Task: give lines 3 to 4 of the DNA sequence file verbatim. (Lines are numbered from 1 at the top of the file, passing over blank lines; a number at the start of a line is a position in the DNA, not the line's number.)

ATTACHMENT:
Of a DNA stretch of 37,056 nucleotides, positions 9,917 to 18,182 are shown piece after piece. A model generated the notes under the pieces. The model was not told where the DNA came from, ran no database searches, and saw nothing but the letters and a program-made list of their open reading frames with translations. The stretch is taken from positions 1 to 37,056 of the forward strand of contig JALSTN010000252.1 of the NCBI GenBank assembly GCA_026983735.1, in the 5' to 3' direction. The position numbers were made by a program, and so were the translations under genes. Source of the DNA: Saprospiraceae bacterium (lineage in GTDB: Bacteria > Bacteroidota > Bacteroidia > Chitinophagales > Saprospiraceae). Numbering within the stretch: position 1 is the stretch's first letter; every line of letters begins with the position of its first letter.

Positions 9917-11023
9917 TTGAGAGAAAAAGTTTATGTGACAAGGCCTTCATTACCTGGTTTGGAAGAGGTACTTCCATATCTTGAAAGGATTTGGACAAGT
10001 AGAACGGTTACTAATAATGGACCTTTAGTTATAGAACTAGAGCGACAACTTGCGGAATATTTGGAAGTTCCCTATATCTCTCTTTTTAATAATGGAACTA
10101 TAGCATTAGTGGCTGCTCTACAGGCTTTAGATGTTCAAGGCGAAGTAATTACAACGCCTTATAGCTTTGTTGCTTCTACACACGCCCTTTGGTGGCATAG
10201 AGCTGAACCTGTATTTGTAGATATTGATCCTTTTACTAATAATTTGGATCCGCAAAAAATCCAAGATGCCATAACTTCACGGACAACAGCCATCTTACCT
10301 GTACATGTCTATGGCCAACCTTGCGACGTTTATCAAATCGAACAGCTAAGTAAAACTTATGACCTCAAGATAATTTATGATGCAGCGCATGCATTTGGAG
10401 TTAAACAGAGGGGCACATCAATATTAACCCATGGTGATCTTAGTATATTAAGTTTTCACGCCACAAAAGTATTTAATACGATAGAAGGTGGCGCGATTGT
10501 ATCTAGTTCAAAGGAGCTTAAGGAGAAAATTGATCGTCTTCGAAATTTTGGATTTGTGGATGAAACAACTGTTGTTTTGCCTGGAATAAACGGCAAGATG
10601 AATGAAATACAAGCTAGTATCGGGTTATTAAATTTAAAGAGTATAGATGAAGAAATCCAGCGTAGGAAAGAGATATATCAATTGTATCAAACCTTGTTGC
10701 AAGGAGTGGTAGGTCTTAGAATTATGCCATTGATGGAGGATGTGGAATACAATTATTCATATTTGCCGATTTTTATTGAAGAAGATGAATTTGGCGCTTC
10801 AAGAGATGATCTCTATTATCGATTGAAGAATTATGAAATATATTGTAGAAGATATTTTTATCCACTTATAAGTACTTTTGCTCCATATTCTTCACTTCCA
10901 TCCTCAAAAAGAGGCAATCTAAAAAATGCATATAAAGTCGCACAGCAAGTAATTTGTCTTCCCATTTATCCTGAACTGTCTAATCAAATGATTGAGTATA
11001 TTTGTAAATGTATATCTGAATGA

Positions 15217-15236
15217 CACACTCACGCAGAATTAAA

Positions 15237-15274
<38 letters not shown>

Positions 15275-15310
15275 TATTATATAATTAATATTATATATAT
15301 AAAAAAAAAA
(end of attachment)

9917 TTGAGAGAAAAAGTTTATGTGACAAGGCCTTCATTACCTGGTTTGGAAGAGGTACTTCCATATCTTGAAAGGATTTGGACAAGT
10001 AGAACGGTTACTAATAATGGACCTTTAGTTATAGAACTAGAGCGACAACTTGCGGAATATTTGGAAGTTCCCTATATCTCTCTTTTTAATAATGGAACTA